Yeah it seems to me the off arm is probably not essential, but is still additive. I don't say this as an authority or anything, it just looks like - at a minimum - the off arm should come in at the same time as the throwing arm. However practically all the pros look like they're prefacing the throw with the off arm before the throwing arm starts. And in a lot of cases that off arm is coming in before a) the plant, and b) peak extension. Even on a lot of upshots, though I saw a few times this weekend (Chess Invitational) where it looked deliberate that the off arm wasn't used for shorter upshots. So I gather that the off arm can definitely help, and maybe it's providing a touch more power, or maybe it's a timing thing that improves the throw.
 
Yeah it seems to me the off arm is probably not essential, but is still additive. I don't say this as an authority or anything, it just looks like - at a minimum - the off arm should come in at the same time as the throwing arm. However practically all the pros look like they're prefacing the throw with the off arm before the throwing arm starts. And in a lot of cases that off arm is coming in before a) the plant, and b) peak extension. Even on a lot of upshots, though I saw a few times this weekend (Chess Invitational) where it looked deliberate that the off arm wasn't used for shorter upshots. So I gather that the off arm can definitely help, and maybe it's providing a touch more power, or maybe it's a timing thing that improves the throw.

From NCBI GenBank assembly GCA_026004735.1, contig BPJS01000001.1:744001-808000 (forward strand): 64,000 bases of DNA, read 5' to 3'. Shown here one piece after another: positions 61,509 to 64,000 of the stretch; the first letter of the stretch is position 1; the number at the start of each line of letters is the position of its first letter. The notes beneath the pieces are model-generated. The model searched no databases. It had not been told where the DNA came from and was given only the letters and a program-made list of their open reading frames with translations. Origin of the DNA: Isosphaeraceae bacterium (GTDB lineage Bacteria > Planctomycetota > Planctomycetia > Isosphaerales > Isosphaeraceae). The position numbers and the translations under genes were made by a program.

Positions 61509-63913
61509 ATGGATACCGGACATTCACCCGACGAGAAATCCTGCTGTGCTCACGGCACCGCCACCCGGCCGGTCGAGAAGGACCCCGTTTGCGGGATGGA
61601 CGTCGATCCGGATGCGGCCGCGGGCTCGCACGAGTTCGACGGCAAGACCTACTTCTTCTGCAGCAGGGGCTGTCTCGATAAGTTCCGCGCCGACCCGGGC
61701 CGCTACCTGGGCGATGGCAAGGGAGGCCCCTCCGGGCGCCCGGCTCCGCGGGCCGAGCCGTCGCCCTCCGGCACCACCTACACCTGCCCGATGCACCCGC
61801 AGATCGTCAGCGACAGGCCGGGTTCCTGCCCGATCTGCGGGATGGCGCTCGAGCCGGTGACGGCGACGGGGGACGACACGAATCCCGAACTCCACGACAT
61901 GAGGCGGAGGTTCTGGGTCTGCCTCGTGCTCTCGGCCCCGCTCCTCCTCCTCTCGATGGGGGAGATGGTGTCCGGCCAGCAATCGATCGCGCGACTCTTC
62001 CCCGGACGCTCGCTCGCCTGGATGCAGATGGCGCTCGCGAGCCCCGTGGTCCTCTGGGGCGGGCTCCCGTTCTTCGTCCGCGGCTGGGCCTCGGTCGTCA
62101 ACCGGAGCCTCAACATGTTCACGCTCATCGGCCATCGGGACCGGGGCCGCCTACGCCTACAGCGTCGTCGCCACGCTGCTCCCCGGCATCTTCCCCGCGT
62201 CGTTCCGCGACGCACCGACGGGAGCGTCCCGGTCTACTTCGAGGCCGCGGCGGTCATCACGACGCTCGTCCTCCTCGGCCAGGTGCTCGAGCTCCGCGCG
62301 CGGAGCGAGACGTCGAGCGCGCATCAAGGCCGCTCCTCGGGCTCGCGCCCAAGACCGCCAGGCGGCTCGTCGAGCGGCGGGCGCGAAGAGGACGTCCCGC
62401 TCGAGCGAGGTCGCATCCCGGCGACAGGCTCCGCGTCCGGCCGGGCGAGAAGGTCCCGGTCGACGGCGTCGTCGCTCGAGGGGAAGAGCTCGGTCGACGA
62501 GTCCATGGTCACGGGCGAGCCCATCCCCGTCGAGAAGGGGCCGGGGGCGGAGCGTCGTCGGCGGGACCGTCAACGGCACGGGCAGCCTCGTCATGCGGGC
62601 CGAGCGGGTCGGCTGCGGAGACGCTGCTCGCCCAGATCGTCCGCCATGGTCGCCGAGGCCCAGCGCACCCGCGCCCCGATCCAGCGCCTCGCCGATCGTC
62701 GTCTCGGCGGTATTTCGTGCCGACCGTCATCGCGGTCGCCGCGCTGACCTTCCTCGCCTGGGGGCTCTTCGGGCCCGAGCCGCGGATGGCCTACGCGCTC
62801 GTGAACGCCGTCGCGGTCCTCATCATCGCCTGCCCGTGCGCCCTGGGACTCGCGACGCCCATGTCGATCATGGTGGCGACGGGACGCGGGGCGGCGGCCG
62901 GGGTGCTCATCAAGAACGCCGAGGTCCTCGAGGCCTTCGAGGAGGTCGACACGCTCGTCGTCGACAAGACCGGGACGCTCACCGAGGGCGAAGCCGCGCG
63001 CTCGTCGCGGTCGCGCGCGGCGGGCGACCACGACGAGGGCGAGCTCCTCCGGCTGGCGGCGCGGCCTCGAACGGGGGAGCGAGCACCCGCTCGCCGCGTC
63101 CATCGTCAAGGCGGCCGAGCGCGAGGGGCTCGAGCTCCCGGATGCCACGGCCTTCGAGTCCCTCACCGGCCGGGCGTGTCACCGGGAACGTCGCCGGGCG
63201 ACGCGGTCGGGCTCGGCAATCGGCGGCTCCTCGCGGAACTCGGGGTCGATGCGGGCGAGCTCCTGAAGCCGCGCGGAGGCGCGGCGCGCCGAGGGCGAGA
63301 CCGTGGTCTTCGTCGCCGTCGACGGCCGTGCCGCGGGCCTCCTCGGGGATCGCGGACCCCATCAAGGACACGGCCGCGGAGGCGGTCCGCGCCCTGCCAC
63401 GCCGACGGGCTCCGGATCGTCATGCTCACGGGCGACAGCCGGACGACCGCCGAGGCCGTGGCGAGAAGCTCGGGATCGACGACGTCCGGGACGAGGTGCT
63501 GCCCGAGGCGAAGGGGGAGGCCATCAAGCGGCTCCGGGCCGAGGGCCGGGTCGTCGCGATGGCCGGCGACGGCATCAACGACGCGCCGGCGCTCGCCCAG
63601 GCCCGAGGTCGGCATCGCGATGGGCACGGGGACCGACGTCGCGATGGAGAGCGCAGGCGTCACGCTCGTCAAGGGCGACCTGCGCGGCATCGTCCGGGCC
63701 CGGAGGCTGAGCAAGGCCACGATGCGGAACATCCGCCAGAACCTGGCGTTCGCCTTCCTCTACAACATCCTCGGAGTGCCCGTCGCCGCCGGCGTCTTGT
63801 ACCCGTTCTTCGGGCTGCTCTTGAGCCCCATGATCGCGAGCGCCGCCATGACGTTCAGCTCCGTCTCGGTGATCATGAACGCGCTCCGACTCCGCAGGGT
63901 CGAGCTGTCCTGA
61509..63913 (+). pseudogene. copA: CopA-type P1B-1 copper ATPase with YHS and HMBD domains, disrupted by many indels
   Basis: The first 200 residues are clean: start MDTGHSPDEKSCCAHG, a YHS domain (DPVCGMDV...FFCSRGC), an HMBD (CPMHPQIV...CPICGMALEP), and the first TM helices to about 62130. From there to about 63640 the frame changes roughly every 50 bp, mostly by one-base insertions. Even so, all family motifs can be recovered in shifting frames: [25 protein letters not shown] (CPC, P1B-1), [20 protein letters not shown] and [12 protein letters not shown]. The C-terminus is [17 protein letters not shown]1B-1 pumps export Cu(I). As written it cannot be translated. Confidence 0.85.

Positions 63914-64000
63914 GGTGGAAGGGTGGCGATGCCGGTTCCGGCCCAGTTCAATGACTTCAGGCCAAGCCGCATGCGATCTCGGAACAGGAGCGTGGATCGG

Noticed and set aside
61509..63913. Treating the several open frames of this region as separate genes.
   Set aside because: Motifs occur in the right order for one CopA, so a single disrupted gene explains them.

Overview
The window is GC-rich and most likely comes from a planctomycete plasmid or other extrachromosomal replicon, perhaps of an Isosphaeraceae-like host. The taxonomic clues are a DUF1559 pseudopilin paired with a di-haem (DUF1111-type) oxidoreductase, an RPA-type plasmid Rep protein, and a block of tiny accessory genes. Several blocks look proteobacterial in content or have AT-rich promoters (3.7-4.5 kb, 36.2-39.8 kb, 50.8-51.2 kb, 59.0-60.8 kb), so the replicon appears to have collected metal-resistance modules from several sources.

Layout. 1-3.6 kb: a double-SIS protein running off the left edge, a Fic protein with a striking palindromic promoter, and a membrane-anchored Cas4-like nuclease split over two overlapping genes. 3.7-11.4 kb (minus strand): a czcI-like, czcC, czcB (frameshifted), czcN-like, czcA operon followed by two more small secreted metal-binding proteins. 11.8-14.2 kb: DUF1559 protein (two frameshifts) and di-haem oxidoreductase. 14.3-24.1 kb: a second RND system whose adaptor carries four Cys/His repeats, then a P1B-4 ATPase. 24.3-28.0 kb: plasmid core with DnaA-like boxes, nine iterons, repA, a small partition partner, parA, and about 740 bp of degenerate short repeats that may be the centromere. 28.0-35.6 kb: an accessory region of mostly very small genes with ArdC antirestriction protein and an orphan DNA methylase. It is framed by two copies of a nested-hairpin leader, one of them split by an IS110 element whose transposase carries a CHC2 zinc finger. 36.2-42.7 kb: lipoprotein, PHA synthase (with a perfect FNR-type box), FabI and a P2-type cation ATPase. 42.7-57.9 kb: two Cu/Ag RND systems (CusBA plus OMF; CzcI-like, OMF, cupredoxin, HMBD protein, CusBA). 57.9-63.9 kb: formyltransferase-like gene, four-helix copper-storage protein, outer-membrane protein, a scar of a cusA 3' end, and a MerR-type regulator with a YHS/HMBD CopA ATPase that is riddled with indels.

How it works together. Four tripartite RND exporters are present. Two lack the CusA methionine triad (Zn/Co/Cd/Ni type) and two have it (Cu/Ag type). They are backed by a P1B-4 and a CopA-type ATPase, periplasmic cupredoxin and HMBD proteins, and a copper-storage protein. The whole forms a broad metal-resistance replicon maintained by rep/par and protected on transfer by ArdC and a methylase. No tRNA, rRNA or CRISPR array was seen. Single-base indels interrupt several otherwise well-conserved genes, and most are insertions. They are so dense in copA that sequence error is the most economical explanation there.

Yeah, it definitely seems to not be used as aggressively for slower touchy control shots, which makes sense because it feels pretty explosive sometimes and would be easy to overdo a touchy shot.